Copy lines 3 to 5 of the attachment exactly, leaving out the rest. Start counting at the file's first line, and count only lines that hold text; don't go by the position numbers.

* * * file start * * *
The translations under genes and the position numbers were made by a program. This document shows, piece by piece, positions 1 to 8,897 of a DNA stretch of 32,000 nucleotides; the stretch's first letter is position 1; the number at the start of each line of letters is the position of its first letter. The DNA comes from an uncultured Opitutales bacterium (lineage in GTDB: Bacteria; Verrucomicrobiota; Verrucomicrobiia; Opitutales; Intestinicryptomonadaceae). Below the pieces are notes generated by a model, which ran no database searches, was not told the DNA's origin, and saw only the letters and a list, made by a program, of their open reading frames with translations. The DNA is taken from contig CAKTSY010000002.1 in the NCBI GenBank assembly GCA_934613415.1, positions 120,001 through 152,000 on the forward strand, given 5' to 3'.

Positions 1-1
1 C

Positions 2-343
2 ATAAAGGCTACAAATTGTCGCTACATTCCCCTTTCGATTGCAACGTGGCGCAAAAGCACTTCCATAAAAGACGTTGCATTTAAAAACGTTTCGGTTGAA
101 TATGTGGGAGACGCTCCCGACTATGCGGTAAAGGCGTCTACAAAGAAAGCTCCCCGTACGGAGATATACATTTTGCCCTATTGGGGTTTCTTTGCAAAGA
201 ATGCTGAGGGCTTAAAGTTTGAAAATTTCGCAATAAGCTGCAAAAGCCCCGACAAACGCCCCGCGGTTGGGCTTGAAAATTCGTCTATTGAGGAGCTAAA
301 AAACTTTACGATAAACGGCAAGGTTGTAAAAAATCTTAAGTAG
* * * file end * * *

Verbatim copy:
1 C

Positions 2-343
2 ATAAAGGCTACAAATTGTCGCTACATTCCCCTTTCGATTGCAACGTGGCGCAAAAGCACTTCCATAAAAGACGTTGCATTTAAAAACGTTTCGGTTGAA